Okay, so hear me out. I have a soft spot for the PlayStation Vita. It’s a complete disappointment in terms of sales, even Sony near abandoned the platform not long after launch. Despite all this, the system has thrived in some very specific areas – smaller scale independent and Japanese developed games. Even with this niche carved out, it’s hard to imagine the Vita is long for this world. I believe the Nintendo Switch will inherit its torch and become a haven for Vita fans.
The Vita is absolutely full of RPGs, and Japanese-specific games in general. The RPG genre works well with the platform thanks to its portable nature which allows pick up and play with instant suspension of gameplay while being just as comfortable to lay down in bed with to play for hours on end. It’s region free as well, so if a game doesn’t get an official release in your region (which can be a particularly annoying issue in Australia and Europe), you can import a copy and play it just as easily as a game bought down the road. So many games that probably wouldn’t have warranted a full console release outside of Japan end up coming westward thanks to the Vita’s smaller development costs and the knowledge that Vita fans are very likely to enjoy Japanese games.
Independent games are prevalent on Vita as well. Many indie games with their smaller scale environments or simpler visual styles are absolutely at home on the small screen. The Vita offered something no other machine could match at the time. A high resolution screen with enough power to push the calibre of game only possible on home consoles a generation earlier, a touch screen, along with traditional controls that held it in a different class to smartphones. These factors led to the wonderful ability to play games like Spelunk and Rogue Legacy (among *many* others) with the same control method, quality of graphics and often the same save file on both your TV and away from the TV. This comes with some problems though. Needing to buy some titles twice (once on each platform) is a bother and cloud save transfer isn’t exactly foolproof, relying on manual uploads and downloads that could easily lead to data loss if you’re not careful.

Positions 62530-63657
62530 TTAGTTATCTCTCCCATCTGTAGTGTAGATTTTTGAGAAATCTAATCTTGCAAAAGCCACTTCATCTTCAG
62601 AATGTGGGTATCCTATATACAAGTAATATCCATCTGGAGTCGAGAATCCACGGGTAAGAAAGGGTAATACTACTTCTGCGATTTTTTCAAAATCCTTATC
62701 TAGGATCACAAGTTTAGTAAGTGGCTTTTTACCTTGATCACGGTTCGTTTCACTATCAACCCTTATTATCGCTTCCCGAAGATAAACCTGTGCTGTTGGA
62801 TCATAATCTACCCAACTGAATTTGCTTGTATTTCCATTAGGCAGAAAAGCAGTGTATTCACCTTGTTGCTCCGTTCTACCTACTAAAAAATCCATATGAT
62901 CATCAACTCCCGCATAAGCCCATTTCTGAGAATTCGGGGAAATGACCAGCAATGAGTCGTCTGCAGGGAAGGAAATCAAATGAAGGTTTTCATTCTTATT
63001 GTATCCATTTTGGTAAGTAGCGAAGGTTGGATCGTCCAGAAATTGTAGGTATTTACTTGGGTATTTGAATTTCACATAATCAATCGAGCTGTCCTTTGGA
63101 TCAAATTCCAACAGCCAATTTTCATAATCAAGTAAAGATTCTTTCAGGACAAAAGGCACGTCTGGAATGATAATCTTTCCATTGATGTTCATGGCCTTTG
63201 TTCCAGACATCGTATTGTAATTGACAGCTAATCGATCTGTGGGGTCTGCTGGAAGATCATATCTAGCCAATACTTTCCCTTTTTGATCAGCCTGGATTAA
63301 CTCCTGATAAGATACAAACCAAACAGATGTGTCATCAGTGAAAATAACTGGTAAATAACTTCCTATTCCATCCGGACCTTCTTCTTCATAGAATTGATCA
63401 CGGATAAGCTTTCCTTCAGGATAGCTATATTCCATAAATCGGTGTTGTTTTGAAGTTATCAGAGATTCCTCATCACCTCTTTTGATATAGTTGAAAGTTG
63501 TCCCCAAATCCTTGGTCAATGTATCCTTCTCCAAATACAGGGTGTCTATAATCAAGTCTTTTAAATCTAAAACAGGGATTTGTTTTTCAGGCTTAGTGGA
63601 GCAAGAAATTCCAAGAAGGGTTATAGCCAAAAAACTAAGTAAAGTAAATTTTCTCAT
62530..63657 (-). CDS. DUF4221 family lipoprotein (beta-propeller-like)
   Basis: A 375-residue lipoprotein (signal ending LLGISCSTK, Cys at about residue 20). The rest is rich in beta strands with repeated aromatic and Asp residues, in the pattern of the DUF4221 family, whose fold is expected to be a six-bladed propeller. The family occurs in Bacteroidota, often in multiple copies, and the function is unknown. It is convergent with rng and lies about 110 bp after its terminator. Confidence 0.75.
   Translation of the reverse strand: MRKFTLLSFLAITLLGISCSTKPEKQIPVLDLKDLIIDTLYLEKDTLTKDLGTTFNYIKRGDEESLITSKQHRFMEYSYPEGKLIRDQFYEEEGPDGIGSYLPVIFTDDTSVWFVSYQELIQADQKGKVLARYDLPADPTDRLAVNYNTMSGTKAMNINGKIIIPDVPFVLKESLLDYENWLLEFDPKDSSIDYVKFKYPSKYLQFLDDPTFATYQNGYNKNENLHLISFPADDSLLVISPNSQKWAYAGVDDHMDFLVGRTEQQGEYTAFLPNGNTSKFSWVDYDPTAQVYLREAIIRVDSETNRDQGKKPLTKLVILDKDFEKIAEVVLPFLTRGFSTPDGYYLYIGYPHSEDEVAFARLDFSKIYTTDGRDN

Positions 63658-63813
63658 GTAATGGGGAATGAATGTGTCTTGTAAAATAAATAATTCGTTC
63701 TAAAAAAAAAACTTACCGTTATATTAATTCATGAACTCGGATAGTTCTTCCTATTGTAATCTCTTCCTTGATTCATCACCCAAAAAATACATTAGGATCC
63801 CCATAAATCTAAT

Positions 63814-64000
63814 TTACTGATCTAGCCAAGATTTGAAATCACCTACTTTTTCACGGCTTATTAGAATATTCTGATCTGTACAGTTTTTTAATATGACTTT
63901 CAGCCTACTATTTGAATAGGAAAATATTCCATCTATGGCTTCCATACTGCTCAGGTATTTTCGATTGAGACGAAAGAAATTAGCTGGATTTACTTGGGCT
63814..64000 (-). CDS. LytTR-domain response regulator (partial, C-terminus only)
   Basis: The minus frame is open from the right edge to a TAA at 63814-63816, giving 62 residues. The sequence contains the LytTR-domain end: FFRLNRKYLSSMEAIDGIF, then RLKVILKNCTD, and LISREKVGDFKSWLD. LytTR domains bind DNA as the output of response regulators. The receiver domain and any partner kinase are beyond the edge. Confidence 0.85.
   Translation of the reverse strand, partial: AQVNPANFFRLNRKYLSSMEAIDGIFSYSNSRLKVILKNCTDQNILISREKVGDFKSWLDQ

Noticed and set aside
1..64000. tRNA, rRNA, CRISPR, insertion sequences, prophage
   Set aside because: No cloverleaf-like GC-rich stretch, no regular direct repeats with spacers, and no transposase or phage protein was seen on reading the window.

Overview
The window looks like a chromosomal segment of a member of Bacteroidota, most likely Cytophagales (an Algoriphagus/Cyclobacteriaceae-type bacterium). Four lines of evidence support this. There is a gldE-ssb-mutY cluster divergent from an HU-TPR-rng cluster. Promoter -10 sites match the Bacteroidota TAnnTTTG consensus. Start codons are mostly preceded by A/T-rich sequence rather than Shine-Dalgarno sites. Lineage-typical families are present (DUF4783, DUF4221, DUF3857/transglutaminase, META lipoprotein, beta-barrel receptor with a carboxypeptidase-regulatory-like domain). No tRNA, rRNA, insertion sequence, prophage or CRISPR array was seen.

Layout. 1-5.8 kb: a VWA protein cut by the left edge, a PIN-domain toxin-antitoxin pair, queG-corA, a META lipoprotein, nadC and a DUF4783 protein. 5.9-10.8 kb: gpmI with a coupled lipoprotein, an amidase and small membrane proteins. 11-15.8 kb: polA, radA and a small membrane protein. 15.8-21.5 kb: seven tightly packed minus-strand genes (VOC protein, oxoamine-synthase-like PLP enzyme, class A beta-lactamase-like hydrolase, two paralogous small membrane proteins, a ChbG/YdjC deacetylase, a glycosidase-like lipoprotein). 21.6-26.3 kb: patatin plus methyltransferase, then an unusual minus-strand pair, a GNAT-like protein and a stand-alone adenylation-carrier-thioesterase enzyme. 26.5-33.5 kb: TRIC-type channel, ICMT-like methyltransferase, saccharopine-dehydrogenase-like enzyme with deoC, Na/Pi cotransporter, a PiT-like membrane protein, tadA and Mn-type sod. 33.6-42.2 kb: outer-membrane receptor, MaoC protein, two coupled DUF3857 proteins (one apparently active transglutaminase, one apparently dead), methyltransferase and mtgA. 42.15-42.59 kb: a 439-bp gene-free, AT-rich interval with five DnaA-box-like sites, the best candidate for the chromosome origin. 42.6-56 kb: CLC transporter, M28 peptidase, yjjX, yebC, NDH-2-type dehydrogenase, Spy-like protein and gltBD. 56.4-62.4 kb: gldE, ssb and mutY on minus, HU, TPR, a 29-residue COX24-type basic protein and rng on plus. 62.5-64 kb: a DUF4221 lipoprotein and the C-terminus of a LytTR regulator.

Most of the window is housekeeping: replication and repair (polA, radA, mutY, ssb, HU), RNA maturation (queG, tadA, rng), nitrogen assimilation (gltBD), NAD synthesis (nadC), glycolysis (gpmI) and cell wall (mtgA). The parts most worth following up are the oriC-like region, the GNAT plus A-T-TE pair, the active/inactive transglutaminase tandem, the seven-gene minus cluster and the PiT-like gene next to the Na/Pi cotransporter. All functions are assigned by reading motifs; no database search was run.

As wonderful as the Vita is, we’d be kidding ourselves if we believe it is long for this world. It’s a handheld in its sixth year of life, and it has been years since Sony has paid any real attention to it. It’s on extended life support, held up by fans happy to buy and play some very specific types of game. Sony are almost certainly not going to replace the Vita, and so that leaves developers and publishers with a decision as to which platform to target next. I feel that the Nintendo Switch will be the logical next step for previous Vita developers.
In the end, I feel that the kinds of games popular on the Vita won’t have a lot of choice but to move to the Switch. They could try their luck with PS4 only development once the Vita is gone, but that either turns out far more expensive to develop for or turns out a game that doesn’t look visually up to the PS4’s standard. They could move to the 3DS, but as much as Nintendo don’t want to say it I don’t expect that system to remain relevant long after the Switch hits stores. Switch just makes sense as the next platform for these kinds of games.
It’s not all gloom, since the Switch shares many traits with the Vita. Switch is (thank Kimishima) a region free machine, so the issue of delayed or cancelled regional releases of games won’t be an issue. It can be used in portable mode which lends it all the advantages of the Vita as far as a pick up and play nature of gaming. It has a big, high resolution screen and both touch and traditional button/directional controls so it will be just as capable with games designed for each style of control.
The Switch should perfect the cross-play concept too. When the exact same copy of a game can be played on the same system in either portable or TV-connected modes it eliminates so many of the issues that bugged me around PlayStation’s implementation of the idea. No buying twice, no save management, just buy the game and play it however you want to.
It will be sad seeing the Vita fall further into irrelevance for sure, but I genuinely believe that the future is still bright for the portable style games that defined the system after launch. Switch will pick up where Sony decides to leave the Vita, and improve on nearly everything that made the Vita great in the first place.